Sunday, November 02, 2003

Medieval lesbian strip show and banquet

OR TREAT: Scott McClellan explains why a question about troop levels is a “trick question”: because, like the Mission Accomplished banner, that’s entirely a matter for the military, of which Shrub is only the commander in chief, after all.

US troops surround the town of Tikrit, Saddam Hussein’s birthplace, with razor wire; no one in or out without US-issued i.d. cards. Some commentator said this was the first “strategic hamlet,” but I suspect the model is Gaza.

2 American soldiers in Iraq have been arrested for converting to Islam and marrying local women, in defiance of orders not to get married.

At an EU-Chinese conference in Beijing, one subject of which was counterfeiting, the Italian foreign minister is caught by journalists buying a fake Rolex.

Paul Wolfowitz says that Iraqis want Bush to be reelected. “When they hear the message that we might not be there next year, they get very scared.” This is the man who once warned “foreigners” against meddling in Iraq.

The Republican Party tried to get CBS to let it vet a miniseries about Ronald Reagan. “[RNC chairman] Gillespie said that if CBS denies the request, he will ask the network to run a note across the bottom of the screen every 10 minutes during the program's presentation informing viewers that the miniseries is not accurate.”

Speaking of not accurate, how is it that a WW II film (Windtalkers) shows a 50-starred American flag and not a single actor or member of the crew noticed? 80 years ago, Erich von Stroheim had the actors playing Austro-Hungarian officers wear historically accurate underwear, so I don’t think I’m asking for too much for the flag to be right.

Safire deals with that annoying thing Bush does, which I’ve complained about before, where he says that people “need to” do something.

The sheriff’s dept for the Columbine area is selling, repeat, selling, videos of the trench coat gang practicing shooting guns.

There’s a lot of talk about Iraqification. What the Pentagon actually means by this is an old Iraqi custom: human shields. They don’t expect Iraqi military or police to do stuff, they expect them to take the brunt of Resistance attacks. We know this because they are being kept short of guns and ammunition, training (Bush talked this week about speeding up training, which is already less than a week), and bullet-proof vests.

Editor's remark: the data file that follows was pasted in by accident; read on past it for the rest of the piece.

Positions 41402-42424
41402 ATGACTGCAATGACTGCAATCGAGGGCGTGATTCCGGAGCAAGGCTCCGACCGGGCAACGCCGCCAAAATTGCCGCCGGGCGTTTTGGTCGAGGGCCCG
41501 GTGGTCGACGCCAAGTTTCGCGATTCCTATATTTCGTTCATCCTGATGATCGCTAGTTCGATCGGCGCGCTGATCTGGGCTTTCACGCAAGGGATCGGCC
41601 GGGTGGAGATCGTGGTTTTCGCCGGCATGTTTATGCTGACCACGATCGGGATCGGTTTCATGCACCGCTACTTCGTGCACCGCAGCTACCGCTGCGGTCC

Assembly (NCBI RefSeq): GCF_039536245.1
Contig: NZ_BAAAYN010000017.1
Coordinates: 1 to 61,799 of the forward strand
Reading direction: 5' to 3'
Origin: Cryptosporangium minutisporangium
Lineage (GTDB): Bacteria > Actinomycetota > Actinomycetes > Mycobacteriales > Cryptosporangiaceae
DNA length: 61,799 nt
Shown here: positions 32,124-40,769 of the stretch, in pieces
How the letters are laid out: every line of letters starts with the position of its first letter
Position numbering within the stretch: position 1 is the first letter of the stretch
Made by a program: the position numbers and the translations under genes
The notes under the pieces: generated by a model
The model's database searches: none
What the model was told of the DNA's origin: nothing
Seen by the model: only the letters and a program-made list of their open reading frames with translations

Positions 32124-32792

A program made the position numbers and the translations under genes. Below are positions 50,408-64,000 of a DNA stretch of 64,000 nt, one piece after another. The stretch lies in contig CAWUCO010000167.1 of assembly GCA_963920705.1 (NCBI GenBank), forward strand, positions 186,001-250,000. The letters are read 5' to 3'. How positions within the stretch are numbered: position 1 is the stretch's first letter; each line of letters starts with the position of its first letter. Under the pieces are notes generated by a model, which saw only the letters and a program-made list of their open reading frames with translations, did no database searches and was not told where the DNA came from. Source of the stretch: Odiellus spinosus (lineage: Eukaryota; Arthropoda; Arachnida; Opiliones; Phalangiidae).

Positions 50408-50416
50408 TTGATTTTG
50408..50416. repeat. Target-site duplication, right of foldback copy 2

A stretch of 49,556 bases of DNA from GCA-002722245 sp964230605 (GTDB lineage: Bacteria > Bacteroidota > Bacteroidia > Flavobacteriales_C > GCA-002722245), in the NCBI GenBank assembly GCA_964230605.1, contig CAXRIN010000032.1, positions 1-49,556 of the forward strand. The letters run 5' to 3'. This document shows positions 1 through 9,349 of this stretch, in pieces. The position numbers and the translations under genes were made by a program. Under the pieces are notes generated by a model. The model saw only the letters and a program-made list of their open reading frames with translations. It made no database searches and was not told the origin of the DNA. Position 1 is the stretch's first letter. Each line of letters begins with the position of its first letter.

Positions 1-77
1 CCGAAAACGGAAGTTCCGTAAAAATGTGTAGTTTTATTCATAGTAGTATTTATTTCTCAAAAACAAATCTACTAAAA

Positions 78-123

Massachusetts’s Governor Mitt Romney is trying to restore the death penalty, including requiring higher standards of evidence for execution than for conviction. What does that say about his toleration for wrongful convictions?

Get ready for Jessica Lynch week, with a tv movie next Sunday, then a Diane Sawyer interview grotesquely scheduled for Veteran’s Day. And she has that book, “co-”authored by one of the NY Times’s disgraced former writers, which is why her publishers wouldn’t let her meet with the Iraqi who told US soldiers where she was and who has his own book coming out. This is a 1940s screwball comedy about someone who was in a car crash but turns into a celebrity as a series of lies about her spirals out of control (remember the amnesia the Pentagon ordered her to have had?). In fact, it’s a specific screwball comedy: Preston Sturges’s Hail the Conquering Hero.

The Baltic states are, according to a London Sunday Times article, specializing in bachelor parties for Brits. “Now the latest “must-do” for a British stag weekend is to fly to the Baltic states and fire machineguns at pictures of the groom. Some, it is rumoured, have even paid locally for the privilege of firing rocket-propelled grenades at live cows.” offers a “medieval lesbian strip show and banquet.”

Tom Friedman may have reached his nadir, talking about aid to Iraq. “Saudi Arabia actually cares more about nurturing democracy in Iraq than Germany and France.” Yeah, ‘cause that aid is all about democracy. Sure it is. The aid conference, like the sudden drive to rehire the Iraqi military, is all about fungibility, the latter replacing dead GIs with dead Iraqis, the former about reducing US expenses. Does anyone think that extra aid from Germany or Saudi Arabia will actually mean more money spent in Iraq? Of course not, the US will just reduce its spending by $1 for every dollar received. The aid is for Americans, not Iraqis.

Also benefitting: rich Iraqis, since Paul Bremer imposed a flat tax, max 15%, on Iraq.

Second garden gnome story this week: a British study shows their presence reduces the value of a house by £500.

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